Mount Sinai, Theragene Form Partnership to Move Potential PH Gene Therapy to Clinical Development

Alice Melão, MSc avatar

by Alice Melão, MSc |

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New York’s Mount Sinai and Theragene Pharmaceuticals have joined efforts to move a novel investigational aerosol-delivered gene therapy to treat pulmonary hypertension (PH) into a clinical development program. The new therapy, if approved, will be the first to reverse the tissue damage caused by PH.

Clinical trials should begin in the next two years, said Dr. Roger J. Hajjar, director of the Cardiovascular Research Center at Mount Sinai’s Icahn School of Medicine.

“This is a devastating disease, and our work in collaboration with many laboratories across the country has allowed us to identify a specific molecular target and use gene therapy to improve cardiovascular and lung parameters in experimental models of PH,” Hajjar said in a news release. “We look forward to starting first-in-human studies using this approach in affected patients.”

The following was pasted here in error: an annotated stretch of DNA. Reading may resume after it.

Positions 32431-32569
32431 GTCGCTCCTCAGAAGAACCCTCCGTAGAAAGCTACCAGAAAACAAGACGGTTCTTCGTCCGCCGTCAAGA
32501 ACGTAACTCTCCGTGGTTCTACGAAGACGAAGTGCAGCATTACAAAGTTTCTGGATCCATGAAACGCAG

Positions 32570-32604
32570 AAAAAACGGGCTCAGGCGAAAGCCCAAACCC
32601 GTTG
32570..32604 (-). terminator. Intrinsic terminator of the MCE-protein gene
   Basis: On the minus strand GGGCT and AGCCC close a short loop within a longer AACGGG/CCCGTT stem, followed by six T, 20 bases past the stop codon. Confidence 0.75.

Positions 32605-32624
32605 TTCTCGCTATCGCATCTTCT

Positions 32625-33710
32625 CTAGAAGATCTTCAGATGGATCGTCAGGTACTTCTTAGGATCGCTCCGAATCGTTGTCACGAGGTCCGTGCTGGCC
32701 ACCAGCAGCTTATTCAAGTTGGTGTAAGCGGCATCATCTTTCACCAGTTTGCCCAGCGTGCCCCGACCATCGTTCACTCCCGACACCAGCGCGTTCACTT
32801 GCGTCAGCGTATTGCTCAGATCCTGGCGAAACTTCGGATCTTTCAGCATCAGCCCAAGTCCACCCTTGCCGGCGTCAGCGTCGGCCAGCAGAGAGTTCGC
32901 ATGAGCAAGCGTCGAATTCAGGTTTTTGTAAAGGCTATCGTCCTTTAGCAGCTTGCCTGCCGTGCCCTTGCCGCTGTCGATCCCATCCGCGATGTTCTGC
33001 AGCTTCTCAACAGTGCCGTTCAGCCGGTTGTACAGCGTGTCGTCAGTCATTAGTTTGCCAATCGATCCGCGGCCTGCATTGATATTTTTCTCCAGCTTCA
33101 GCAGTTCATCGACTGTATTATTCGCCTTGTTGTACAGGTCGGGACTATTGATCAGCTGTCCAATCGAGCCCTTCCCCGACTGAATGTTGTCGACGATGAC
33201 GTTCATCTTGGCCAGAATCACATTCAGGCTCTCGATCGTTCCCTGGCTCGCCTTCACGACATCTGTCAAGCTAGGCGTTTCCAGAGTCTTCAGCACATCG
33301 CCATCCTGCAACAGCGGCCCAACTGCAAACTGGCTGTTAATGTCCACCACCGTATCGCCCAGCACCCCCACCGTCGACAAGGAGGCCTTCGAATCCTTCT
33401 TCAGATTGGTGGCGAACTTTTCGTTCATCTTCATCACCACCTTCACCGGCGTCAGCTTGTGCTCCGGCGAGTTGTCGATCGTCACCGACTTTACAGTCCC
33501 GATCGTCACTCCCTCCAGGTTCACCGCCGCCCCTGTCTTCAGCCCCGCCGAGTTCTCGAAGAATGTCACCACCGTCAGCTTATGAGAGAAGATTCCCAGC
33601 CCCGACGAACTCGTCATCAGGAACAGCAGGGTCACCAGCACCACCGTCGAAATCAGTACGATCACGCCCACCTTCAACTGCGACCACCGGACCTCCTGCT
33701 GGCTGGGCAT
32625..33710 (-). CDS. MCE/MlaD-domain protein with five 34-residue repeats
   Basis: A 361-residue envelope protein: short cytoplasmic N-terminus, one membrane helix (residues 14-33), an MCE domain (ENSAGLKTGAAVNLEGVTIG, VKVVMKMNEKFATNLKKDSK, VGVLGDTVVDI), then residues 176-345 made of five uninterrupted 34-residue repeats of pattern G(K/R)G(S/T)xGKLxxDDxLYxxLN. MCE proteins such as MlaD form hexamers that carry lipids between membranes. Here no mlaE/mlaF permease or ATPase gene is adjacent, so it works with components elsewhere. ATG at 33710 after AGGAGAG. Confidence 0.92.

This new gene therapy resulted from a previous study led by Hajjar, in which his team explored the therapeutic potential of the SERCA2a (sarcoplasmic reticulum Ca2+-ATPase 2a) gene for PH treatment. Using an aerosolized form of this gene combined with a viral vector — an engineered adeno-associated virus that carried the SERCA2a gene — the researchers could directly deliver it into the narrowed blood vessels in the lungs, and reverse some of their deficiencies.

“We are excited about the potential for SERCA2a gene therapy as a new modality in treating this serious disease,” said Jon Berglin, CEO of San Diego-based Theragene. “We look forward to develop and advance this promising product into the clinic.”

Researchers showed that increasing levels of the SERCA2a protein, through airway delivery of the SERCA2a gene prevents PH progression in rodent and swine models. The treatment improved the animals’ heart and lung functions, namely pulmonary artery pressure and vascular resistance, and also limited pulmonary blood vessel remodeling — a feature of PH.

“This represents another critical advancement in a potentially transformative therapeutic breakthrough by Mount Sinai scientists, demonstrating our commitment to improving health outcomes,” said Erik Lium, senior vice-president of Mount Sinai Innovation Partners.